Intel has been involved in the AI space so far through its data center business -- where customers are using Xeon processors for inference tasks -- and through Movidius, the division that produces specialty chips for computer vision and deep learning. Poulin said the company is hoping to make more inroads with the training side of AI, which is mostly being done on competing chips right now. "We are entering that space in multiple different ways, either with new optimized compute engines that we're putting into that space or with Xeon that we're optimizing for the training space," he said.

Intel Is Focused On Not Missing The Next Big Thing

Two partners on the board of advisors for the Intel Technology Provider program told CRN that they believe Intel is making a strong effort to be part of the next waves of technology -- even though there are big risks to the approach. "Personally, I'm thrilled with the changes," said Brad Jens, executive vice president of sales and marketing at Contec Americas, Melbourne, Fla. "I feel like Intel was bloated for a long time -- not forward-looking -- and they've really brought in some outside blood and made changes."

Intel is "very driven because they obviously missed out on smartphones, and they don't want to miss out on the next big wave," said Richard Newberry, CEO of KMC Controls, New Paris, Ind. "That's why they're very involved in IoT and these other new technologies." On drones, for instance, there are applications "that would save a lot of money -- inspecting buildings, defense -- so many opportunities," he said. "They're just making sure they're in the middle of that conversation so their technology is going to be used."

How Will Partners Participate In Some Of The New Areas?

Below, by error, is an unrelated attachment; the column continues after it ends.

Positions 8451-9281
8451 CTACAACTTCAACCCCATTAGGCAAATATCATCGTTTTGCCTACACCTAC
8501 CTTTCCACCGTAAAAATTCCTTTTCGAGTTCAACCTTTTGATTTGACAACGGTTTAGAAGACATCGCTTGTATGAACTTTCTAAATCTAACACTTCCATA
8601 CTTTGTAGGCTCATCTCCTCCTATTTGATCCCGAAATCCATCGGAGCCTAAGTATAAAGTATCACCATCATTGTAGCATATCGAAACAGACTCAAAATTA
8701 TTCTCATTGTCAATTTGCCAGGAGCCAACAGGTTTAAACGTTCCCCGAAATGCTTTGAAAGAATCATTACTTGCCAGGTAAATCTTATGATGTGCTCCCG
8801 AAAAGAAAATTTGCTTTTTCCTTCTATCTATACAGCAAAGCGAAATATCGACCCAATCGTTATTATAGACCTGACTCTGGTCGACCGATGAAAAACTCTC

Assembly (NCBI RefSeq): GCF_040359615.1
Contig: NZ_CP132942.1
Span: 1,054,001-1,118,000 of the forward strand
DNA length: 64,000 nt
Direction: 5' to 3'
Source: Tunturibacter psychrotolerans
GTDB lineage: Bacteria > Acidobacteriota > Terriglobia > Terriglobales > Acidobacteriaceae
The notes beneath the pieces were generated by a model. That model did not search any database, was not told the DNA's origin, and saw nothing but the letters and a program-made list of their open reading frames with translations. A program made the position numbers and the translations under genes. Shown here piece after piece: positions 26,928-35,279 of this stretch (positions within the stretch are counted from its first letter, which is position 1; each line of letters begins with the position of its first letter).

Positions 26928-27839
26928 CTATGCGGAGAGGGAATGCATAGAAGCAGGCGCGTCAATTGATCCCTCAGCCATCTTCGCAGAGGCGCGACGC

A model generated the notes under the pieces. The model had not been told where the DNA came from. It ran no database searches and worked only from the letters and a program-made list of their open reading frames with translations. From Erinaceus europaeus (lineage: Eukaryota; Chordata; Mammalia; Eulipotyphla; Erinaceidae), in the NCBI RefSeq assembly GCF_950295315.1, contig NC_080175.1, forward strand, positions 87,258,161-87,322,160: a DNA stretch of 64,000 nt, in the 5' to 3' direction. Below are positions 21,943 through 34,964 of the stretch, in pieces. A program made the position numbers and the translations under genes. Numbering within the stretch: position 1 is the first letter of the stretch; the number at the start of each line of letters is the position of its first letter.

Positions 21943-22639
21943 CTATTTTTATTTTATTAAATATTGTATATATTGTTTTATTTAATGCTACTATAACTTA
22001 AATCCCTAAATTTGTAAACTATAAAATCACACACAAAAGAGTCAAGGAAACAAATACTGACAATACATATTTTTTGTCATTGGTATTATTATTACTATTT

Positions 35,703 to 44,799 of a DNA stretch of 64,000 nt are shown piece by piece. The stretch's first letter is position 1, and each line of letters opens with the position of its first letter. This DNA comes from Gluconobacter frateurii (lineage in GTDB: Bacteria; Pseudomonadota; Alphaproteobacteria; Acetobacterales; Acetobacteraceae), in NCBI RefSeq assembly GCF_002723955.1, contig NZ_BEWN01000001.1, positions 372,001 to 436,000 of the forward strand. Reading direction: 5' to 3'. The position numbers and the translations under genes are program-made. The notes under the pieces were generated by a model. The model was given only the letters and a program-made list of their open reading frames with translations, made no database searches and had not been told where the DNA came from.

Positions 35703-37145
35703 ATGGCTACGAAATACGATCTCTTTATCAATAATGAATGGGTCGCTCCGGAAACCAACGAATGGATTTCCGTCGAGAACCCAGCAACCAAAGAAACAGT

While Intel made the largest acquisition in the company's history with its $15.3 billion purchase of startup Mobileye last year, it remains unclear what role, if any, partners could play in the connected car and autonomous vehicle space. When asked about partner opportunities for Intel's autonomous vehicle and drone businesses, Moreno said he's not currently looking to "drive those to a scale level" for partners. "I think [automotive] is a critical area for us, but it's an area where the go-to-market conversations are still happening," he said.

Poulin echoed Moreno's comments and said the channel opportunity for connected cars and autonomous vehicles will be limited initially on the data center side. "If you think about volume economics, though, you also have to think [that] the ability to get one thing that runs in multiple different vehicles would be important," Poulin added. "So when we bought Mobileye and we look at compute, we think about, how do I get volume economics to play here?"

There's Much More Change Ahead For Intel's Partners

With such a huge transformation under way at Intel, there's a lot for partners to get used to. However, according to D&H Distributing's Schwab, the messaging about Intel's changes at Partner Connect "has been extremely positive and would resonate quite well downstream with the D&H SMB resellers."

And the evolution will be ongoing, Intel executives said. "We're telling [partners] that there's a lot of change coming. Intel's changing, the industry's changing, you partners are changing. That's why we're bringing a whole new strategy," Moreno said. "Partners can definitely expect more to come. ... And at the same time, there are things that don't change, [such as] our commitment to them. We are a partner-oriented company. We go to market with partners, we depend on partners. So the principles remain very strong."